NFC South blogger Pat Yasinskas and I are here to set the record straight heading into the Saints-49ers divisional playoff game Saturday.
We'll get right to the pressing issues, starting with those preseason blitzing shenanigans 49ers coach Jim Harbaugh brushed off Monday.
Mike Sando: I've got no reason to think the Saints' radio voice, Jim Henderson, was anything but truthful when he said Sean Payton ordered extra blitzes against the 49ers in the preseason opener after Harbaugh supposedly failed to call Payton before the game. I've also never heard of protocol requiring coaches to work out a "gentleman's agreement" regarding how to approach preseason games.
Pat Yasinskas: We're talking about two coaches with very strong personalities. Payton and Harbaugh both are extremely competitive and you can include New Orleans defensive coordinator Gregg Williams in that category. The Saints blitzed more than any team during the regular season. But there's no doubt all the blitzing in the preseason game was a bit over the top. There's also no doubt Harbaugh and the 49ers will remember that and that could provide some extra motivation. I expect both teams to be very feisty. That's not a bad thing for the Saints. Their defense hasn't been great and the extra edginess could help them.
Mike Sando: Shall we step outside, you and me? I kid, but count me among those questioning the Saints' performance outdoors. I realize New Orleans has won plenty on the road, but the Saints averaged only 23.8 points in their four most recent outdoor games (Tennessee, Tampa Bay, Carolina and Jacksonville). They averaged 41.1 points at home during the regular season and nearly as much in all their 11 indoor games. What's the truth about the Saints' offense and how well it travels?
Pat Yasinskas: The numbers don't lie. Tennessee was a decent team. The Bucs had not yet fallen apart when they beat the Saints. The level of competition was fairly high in those games. But the Panthers and Jaguars were not good teams. That shows there definitely is something to the perception the Saints aren't the same team outdoors. Obviously, Drew Brees and the passing game are best suited for a dome. But I think the one thing that's overlooked, and something that could be a big factor, is the New Orleans running game. The Saints run the ball well and have gotten better in that area as the season has gone on. Darren Sproles, Pierre Thomas and Chris Ivory bring a nice mix of speed and power. I think we could see more of the Saints' running game than usual in this one.
Mike Sando: The 49ers will welcome the challenge. Arian Foster, Felix Jones, LeGarrette Blount, Jahvid Best and Montario Hardesty are among the NFL backs the 49ers have injured since preseason. They roughed up LeSean McCoy, too. Unless Marshawn Lynch suddenly shows up in this game — and, hey, the Saints wouldn't want to see him, either — the 49ers' run defense should be OK. I still think getting to Brees is the key. But as John McTigue of ESPN Stats & Information pointed out, Brees has completed a league-high 52.1 percent of his passes over the past two seasons while throwing under duress.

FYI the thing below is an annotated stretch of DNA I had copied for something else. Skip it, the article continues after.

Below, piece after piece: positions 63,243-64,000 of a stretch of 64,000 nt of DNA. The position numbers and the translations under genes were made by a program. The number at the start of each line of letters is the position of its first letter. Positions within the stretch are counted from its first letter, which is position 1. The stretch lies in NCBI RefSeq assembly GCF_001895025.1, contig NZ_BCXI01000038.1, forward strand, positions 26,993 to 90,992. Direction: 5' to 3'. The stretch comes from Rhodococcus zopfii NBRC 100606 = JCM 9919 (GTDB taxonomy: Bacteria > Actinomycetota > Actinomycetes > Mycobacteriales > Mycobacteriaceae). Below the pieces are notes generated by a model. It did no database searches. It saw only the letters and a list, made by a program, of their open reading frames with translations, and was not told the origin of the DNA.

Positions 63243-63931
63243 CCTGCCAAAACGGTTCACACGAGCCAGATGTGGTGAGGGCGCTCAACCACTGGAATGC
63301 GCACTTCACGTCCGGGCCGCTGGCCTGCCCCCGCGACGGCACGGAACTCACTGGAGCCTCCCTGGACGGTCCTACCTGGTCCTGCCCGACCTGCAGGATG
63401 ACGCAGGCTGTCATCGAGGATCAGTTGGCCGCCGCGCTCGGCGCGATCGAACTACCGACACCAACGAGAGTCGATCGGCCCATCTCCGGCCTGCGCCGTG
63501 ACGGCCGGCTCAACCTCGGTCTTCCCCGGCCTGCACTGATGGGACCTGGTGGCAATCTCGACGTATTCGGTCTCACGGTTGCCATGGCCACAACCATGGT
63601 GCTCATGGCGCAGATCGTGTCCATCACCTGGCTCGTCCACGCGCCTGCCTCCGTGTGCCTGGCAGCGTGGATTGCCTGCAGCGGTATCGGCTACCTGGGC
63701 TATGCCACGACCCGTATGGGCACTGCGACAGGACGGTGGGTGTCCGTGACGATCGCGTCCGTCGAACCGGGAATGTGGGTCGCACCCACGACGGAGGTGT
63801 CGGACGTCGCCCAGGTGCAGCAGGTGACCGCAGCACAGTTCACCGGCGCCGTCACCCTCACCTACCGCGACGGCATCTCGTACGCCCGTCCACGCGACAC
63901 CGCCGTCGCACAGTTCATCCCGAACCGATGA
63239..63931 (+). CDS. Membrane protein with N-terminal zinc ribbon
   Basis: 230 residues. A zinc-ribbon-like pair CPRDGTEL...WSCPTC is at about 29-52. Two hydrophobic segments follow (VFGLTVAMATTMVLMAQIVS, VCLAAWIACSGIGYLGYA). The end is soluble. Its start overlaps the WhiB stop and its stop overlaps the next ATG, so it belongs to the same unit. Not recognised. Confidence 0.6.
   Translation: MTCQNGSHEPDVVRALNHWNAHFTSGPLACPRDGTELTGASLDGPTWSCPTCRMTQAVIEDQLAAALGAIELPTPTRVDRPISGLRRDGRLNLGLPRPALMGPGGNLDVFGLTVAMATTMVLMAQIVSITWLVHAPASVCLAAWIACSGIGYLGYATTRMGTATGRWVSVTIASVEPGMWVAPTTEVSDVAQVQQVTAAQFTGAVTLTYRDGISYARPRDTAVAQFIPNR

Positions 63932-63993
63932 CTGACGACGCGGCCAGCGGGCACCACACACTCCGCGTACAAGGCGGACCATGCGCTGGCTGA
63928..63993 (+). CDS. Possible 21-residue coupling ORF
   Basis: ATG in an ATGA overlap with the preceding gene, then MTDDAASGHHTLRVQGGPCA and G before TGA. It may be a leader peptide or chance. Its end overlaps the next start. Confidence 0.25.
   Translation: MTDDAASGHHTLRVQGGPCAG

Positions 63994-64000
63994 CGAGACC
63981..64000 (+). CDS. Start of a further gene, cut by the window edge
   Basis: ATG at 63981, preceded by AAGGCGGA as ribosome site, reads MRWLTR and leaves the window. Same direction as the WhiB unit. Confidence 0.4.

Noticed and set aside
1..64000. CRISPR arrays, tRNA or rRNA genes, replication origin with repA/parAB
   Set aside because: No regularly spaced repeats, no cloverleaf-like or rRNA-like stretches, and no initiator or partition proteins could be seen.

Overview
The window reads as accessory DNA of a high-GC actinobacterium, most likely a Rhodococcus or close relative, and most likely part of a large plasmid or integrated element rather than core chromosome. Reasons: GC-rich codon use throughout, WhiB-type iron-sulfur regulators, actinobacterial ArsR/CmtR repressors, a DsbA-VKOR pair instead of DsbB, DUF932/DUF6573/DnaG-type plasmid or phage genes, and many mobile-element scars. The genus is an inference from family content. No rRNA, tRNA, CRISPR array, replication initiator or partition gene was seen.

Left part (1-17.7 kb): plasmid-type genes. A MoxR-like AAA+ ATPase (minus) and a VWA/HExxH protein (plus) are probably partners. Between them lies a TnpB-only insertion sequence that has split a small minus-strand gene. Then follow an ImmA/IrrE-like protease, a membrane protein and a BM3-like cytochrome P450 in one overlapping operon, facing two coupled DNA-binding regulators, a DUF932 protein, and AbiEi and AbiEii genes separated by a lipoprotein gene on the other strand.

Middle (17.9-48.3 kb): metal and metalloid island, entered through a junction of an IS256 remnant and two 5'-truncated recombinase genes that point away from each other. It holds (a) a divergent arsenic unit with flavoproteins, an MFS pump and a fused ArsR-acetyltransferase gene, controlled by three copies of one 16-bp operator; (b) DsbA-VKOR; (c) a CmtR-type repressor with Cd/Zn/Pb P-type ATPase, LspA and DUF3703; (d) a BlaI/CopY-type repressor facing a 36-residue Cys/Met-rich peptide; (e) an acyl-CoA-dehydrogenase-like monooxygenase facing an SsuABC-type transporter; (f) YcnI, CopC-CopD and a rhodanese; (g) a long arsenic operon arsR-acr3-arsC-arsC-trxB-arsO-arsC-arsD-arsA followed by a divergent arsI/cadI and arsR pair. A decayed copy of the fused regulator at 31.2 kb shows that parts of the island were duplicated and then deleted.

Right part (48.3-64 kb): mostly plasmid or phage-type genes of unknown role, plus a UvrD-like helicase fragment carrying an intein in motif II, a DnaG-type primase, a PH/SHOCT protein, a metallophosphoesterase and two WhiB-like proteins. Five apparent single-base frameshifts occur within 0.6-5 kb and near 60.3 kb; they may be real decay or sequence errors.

Pat Yasinskas: Although Brees is good against the blitz, believe it or not, he is human. He can make mistakes when pressured. He threw 22 interceptions in 2010. The 49ers' best chance to slow Brees is to pressure him.
Mike Sando: Two contributors to the NFC West blog, ArmedWithWings and ncannelora, suggested the 49ers’ All-Pro inside linebackers, Patrick Willis and NaVorro Bowman, would give San Francisco the personnel and flexibility to defend Brees’ passes to tight end Jimmy Graham and the Saints’ running backs. That would separate the 49ers from just about every Saints opponent this season.
Pat Yasinskas: The Saints are going to score some points, even against good defenses. But I'm thinking outside the box on this game. I'm thinking the New Orleans defense could determine this game. This is not a defense that's going to shut anyone down. But Williams' defenses are built around the theory that coming up with turnovers is the key. That was a strength in the 2009 season, when the Saints won the Super Bowl. The Saints have not been as opportunistic this season or in 2010. If they're going to win, that needs to change. If the Saints can come up with a turnover or two, they'll win. If they don't, they could be in trouble.
Mike Sando: San Francisco has committed only 10 turnovers all season, fewest in the league. The 49ers also led the NFL in turnovers forced. I wonder, though, if the 49ers will have to take more chances offensively to keep pace with the Saints. And as Scott Kacsmar noted recently, teams with historically strong turnover numbers during the regular season have often made quick postseason exits. In fact, the five teams with the fewest regular-season turnovers since 2008 have gone 0-5 in the playoffs, committing 17 turnovers in those games. The 49ers cannot follow that pattern. Conventional wisdom says they need to run the ball with Frank Gore and Kendall Hunter. That is true. But keep an eye on Alex Smith. He has quietly relished proving the doubters wrong this season. He has only five interceptions all season and has played a role in five fourth-quarter comeback victories.
Pat Yasinskas: We must be fairly persuasive guys. We've managed to talk each other into thinking the other teams can win. Should be a good one Saturday. See you at the 'Stick.